Wednesday, May 14, 2008

An open letter to people who keep sending me survey reminders

Dear People Who Keep Sending Me Survey Reminders,

There are times when I feel that my inbox is too empty. I gaze upon it with longing and much sighing, and find myself compelled to refresh it over and over in the hopes that something will pop up, whether a bank statement, an advertisement, a Neopets newsletter (because eight years later and I still haven't figured out how to unsubscribe from those things completely)... really, anything will do. At times like these, I am indeed grateful to be reminded of the survey that I either A) already filled out or B) decided not to fill out. I'd like to take this opportunity to thank you for those two-second respites from my abject loneliness and boredom.

When I am not cramming for finals, however, you will find me less appreciative of these intrusions. As Spider-Man once said (that guy is my hero), mailing lists come with great responsibility. They can be deadly in the wrong hands, which is why it seems utterly irresponsible to give out the entire undergraduate body's email addresses to anyone who knows how to use SurveyMonkey.

I do respect that your thesis/study/crusade is very important to you; seeing the volume of mail we get from the university anyway, I suppose I could grudgingly grant you permission to send me one (one!) notice about your urgent survey. Beyond that, however, I would ask that you trust in our ability to remember it for ourselves. We are homo sapiens sapiens. We have working memories of six to eight digits. We regularly manage many score deadlines concurrently. And besides: what school do we go to, again?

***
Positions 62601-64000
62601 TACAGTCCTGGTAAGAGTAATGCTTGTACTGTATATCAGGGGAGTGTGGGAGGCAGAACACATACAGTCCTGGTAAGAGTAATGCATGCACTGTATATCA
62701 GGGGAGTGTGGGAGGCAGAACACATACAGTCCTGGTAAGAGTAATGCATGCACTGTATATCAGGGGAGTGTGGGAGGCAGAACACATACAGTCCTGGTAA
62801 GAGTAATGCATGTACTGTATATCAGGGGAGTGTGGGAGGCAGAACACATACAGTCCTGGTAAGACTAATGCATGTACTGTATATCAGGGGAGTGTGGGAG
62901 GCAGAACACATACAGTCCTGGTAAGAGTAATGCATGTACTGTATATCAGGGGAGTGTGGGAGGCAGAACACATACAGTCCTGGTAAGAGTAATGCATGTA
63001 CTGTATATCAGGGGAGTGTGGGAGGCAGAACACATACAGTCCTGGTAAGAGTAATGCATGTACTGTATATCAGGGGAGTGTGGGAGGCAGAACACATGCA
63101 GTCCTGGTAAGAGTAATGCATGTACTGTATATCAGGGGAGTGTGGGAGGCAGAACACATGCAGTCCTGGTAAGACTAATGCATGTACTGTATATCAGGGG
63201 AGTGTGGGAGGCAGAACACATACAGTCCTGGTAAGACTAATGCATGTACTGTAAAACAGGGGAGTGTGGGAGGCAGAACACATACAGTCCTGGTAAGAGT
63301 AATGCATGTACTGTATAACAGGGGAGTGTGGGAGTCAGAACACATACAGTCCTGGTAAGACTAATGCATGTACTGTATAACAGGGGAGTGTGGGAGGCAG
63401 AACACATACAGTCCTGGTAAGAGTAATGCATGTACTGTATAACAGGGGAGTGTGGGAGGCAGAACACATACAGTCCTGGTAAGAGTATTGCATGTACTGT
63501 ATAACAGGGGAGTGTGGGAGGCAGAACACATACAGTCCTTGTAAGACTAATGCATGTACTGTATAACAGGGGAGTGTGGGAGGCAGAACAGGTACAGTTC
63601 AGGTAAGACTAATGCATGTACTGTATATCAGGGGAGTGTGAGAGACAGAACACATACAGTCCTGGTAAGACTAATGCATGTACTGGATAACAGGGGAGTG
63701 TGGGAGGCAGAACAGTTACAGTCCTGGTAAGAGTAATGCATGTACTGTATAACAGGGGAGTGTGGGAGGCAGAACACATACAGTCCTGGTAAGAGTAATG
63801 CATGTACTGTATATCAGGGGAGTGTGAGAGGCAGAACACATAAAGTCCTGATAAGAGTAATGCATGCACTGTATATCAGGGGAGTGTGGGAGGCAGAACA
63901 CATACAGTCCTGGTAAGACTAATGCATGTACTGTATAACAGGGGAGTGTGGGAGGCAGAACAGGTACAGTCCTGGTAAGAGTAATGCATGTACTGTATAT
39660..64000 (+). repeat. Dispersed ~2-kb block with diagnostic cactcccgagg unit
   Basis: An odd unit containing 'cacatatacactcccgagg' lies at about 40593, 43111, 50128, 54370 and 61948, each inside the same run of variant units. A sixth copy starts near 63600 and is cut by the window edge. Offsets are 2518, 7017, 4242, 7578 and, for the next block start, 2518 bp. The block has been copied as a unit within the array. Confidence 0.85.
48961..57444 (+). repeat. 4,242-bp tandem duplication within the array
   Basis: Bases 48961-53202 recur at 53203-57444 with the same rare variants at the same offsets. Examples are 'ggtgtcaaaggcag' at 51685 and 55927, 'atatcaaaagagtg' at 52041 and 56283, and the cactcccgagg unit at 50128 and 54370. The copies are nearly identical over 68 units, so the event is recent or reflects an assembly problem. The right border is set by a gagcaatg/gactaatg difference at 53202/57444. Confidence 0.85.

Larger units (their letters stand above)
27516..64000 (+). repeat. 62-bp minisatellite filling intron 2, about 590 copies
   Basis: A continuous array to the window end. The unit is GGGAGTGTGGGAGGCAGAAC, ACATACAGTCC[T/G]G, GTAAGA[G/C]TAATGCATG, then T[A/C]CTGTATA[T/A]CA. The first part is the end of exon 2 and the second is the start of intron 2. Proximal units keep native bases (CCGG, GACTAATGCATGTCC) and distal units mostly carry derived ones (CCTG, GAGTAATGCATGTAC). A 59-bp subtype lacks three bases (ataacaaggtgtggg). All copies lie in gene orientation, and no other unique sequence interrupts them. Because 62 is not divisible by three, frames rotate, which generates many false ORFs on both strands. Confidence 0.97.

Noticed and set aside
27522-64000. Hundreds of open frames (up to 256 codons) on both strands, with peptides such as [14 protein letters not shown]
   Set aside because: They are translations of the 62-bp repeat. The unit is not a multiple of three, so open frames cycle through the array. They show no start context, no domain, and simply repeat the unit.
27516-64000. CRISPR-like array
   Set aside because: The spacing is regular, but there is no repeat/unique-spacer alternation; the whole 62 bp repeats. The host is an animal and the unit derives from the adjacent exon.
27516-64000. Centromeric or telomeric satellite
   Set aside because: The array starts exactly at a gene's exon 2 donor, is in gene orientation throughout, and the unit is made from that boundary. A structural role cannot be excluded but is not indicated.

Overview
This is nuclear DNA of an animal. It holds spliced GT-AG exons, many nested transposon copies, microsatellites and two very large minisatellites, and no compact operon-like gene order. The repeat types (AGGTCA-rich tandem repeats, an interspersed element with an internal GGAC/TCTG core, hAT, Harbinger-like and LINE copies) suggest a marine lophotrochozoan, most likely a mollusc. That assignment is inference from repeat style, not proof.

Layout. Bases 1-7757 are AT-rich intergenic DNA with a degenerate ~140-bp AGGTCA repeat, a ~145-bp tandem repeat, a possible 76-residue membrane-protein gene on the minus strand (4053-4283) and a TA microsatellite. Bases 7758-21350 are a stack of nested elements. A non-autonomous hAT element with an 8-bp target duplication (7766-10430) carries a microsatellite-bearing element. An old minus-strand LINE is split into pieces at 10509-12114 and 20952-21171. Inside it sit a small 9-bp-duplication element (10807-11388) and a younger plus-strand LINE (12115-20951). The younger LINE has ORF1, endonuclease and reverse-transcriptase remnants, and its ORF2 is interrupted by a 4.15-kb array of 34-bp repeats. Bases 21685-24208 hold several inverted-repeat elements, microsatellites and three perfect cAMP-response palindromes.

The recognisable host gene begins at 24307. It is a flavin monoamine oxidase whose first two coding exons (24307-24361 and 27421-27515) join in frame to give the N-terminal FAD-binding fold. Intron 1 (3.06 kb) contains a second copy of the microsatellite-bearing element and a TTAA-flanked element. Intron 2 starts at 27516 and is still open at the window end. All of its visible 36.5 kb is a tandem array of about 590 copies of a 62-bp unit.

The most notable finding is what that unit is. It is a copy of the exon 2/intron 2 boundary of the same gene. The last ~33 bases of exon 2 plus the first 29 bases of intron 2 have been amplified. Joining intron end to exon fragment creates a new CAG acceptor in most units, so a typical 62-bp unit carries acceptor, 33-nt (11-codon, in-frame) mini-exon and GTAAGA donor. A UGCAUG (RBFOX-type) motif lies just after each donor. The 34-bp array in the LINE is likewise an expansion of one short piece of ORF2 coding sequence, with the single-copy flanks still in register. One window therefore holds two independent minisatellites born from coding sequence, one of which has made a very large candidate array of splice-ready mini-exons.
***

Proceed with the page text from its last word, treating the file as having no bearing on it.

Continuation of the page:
If your survey is really as quick and entertaining as you suggest, I'm sure that I would have filled it out after reading your first email (the one you sent me before reminders numbers 2 through 7 and final reminder number 8). If I didn't respond upon receiving one email, you are free conclude that I have no pressing desire to tell you about my sexual experiences, so please do cease and desist.

I guess what I'm trying to say is this: persistence pays off in many things, but it will not convince me to answer your questions. Neither will the promise of a raffle entice me to skip over to survey-land. Paying me might do the trick, though. Hint: the standard pay rate for psychology experiments is $12/hour, with a minimum of $8/study. A cookie and a juice box would work just as well.

Best of luck as you complete your thesis/study/crusade,
Lillian Zhou


Anonymous said...

Follow-ups are standard survey methodology, and they do get results in increasing the response rate and often make the difference between a usable survey and a worthless survey. People do forget, and they do change their mind on whether they want to or have time to fill out the survey, so asking again often pays off.

Martha Vega said...

@ Anonymous: does it really? Because I don't think survey reminders have ever changed my mind...